Saturday, November 14, 2009

The Little Leather Library

A few months ago, I found a set of miniature books at Mom's house that looked rather old and which I don't recall ever seeing before. They were sitting in the garage, which has the typical lack of climate-control - so I brought them home for better care.

They turned out to be a set of books from the Little Leather Library, which published over a hundred classic titles from about 1916-1926. The brown book in the photo is one of the earlier editions, but the rest (with the green covers) would date from between 1920-1924. I had imagined that Mom's parents bought these for their kids sometime while they were growing up, but they actually predate her parents' marriage in 1925.

I don't know whether it was my grandmother or grandfather who bought them, but they would have been affordable to a young adult or a newlywed couple. They were mainly sold in sets, at prices that came to about 10¢ per copy. Early editions were sold through Woolworths department stores, but later they were marketed directly through the mail. I expect these were a set, because otherwise it's hard to imagine my conservative grandparents choosing two Oscar Wilde titles. LLL also published many books of the Bible, but grandma and grandpa would have already had Bibles.

The Little Leather Library was all about bringing classic literature to the masses, at as cheap a price as possible. Classic literature, of course, meant out-of-copyright, royalty-free literature; to further reduce costs, the original leather covers were quickly replaced by cheaper synthetic covers. However, the expensive look remained, as the publishers understood that middle America not only wanted good literature to read, but wanted nice things to display in their homes. One of the publishers even later coined the term "furniture books" to describe volumes which sold on appearance as much as literary content.* Their success can be gauged by the fact that the little books aren't rare: you can find them on E-Bay for about $3-4 dollars per book.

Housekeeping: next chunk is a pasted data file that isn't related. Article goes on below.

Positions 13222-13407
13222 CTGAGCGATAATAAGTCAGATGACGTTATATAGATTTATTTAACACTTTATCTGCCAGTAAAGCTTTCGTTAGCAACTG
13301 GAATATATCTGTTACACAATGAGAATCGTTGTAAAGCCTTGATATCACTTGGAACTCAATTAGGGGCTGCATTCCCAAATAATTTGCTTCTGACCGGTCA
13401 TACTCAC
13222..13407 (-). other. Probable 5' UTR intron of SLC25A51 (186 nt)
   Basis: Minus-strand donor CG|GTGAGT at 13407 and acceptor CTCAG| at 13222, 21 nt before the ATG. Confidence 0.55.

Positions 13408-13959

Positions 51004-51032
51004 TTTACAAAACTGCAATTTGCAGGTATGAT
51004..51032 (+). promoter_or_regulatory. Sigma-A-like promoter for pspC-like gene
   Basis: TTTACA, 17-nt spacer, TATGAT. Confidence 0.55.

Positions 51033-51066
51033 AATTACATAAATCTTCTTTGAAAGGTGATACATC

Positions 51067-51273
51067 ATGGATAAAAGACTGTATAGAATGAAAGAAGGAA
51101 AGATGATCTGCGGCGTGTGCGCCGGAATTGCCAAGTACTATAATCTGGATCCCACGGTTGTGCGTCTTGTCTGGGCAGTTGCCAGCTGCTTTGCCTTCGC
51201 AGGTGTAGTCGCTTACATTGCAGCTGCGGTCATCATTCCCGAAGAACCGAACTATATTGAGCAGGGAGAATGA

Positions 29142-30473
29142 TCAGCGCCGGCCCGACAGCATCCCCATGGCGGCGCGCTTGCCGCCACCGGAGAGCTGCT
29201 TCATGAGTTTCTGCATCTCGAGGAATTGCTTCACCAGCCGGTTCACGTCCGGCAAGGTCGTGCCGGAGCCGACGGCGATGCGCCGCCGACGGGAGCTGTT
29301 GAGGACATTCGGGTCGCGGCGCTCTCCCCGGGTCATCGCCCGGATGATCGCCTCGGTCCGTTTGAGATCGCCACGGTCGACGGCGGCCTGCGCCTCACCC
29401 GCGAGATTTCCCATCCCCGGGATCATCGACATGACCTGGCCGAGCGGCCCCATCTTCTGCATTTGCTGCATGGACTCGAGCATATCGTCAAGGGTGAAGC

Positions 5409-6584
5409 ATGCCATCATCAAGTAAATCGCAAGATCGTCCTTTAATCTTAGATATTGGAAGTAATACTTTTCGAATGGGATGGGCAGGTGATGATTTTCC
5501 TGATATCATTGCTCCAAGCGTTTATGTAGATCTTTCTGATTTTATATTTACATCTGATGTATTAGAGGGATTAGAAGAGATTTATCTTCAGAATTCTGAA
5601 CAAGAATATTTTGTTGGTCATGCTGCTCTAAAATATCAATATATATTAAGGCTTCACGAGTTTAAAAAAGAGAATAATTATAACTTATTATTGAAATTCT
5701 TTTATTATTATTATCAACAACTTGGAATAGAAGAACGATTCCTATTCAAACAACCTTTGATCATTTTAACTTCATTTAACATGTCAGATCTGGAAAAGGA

As a point of interest, LLL founder Albert Boni went on to found the Modern Library; the men who bought the company from him, Harry Scherman and Maxwell Sackheim, later started the Book-of-the-Month Club.

For more, see Janice A. Radway, A Feeling for Books: the Book-of-the-Month Club, Literary Taste, and Middle-Class Desire , or Little Leather Library

Robert Browning, Poems and Plays
Robert Burns, Poems and Songs
Samuel T. Coleridge, The Rime of the Ancient Mariner and Other Poems
W.S. Gilbert, The "Bab" Ballads
Abraham Lincoln, Speeches and Addresses
Thomas Babington Macauley, Lays of Ancient Rome
Thomas Babington Macauley, Lays of Ancient Rome (misidentified on the cover as Longfellow's Courtship of Miles Standish)
Maurice Maeterlinck, Pelleas and Melisande
Olive Schreiner, Dreams
William Shakespeare, The Tempest
Alfred Lord Tennyson, Enoch Arden and other Poems
Henry David Thoreau, Friendship and other Essays
George Washington, Speeches and Letters
Oscar Wilde, Ballad of Reading Gaol and other Peoms
Oscar Wilde, Salomé

Multiple authors, Fifty Best Poems of America

* No to accuse my grandparents of mere pretension, however. Grandma was the daughter of a newspaper publisher and raised a family that valued education.


stuffmaster said...

Thanks for the information about the Little Leather Library. I was searching for a timeline for the various colored covers and you have answered my questions.

Best wishes,
Susan Peden

Scott Hanley said...

My pleasure.

Alan said...

Scott, I'd like to ask your permission to use your photograph of the Little Leather Library to help illustrate an article on the Book of the Month Club for the online Literary and Cultural Heritage Map of Pennsylvania project at the non-profit Pennsylvania Center for the Book, an affiliate of the Library of Congress. The current owners of the BOMC (DirectBrands) don't have any archival photos, but hope I can find some things to get the article up. Please contact me at, if you would. Thank you for your consideration.


Alan Jalowitz, Editor